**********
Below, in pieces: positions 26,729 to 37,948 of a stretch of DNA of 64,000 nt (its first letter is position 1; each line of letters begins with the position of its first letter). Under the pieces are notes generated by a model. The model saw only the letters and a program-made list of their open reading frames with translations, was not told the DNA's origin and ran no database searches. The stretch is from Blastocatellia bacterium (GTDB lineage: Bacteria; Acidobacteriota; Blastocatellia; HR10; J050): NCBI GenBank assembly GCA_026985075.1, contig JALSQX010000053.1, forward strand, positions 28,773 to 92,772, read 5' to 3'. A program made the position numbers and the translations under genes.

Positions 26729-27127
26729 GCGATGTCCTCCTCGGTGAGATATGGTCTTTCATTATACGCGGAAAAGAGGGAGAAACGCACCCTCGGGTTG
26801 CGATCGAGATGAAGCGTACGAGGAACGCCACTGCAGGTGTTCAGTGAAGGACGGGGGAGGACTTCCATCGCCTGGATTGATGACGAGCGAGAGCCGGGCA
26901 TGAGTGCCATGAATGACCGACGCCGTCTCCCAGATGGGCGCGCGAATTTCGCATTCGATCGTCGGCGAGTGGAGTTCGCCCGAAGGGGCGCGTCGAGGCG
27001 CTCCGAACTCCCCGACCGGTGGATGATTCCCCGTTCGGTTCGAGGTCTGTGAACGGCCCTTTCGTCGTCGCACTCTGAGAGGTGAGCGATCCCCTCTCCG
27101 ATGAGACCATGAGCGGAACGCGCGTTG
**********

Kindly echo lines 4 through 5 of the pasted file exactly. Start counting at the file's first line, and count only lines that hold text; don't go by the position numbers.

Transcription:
26801 CGATCGAGATGAAGCGTACGAGGAACGCCACTGCAGGTGTTCAGTGAAGGACGGGGGAGGACTTCCATCGCCTGGATTGATGACGAGCGAGAGCCGGGCA
26901 TGAGTGCCATGAATGACCGACGCCGTCTCCCAGATGGGCGCGCGAATTTCGCATTCGATCGTCGGCGAGTGGAGTTCGCCCGAAGGGGCGCGTCGAGGCG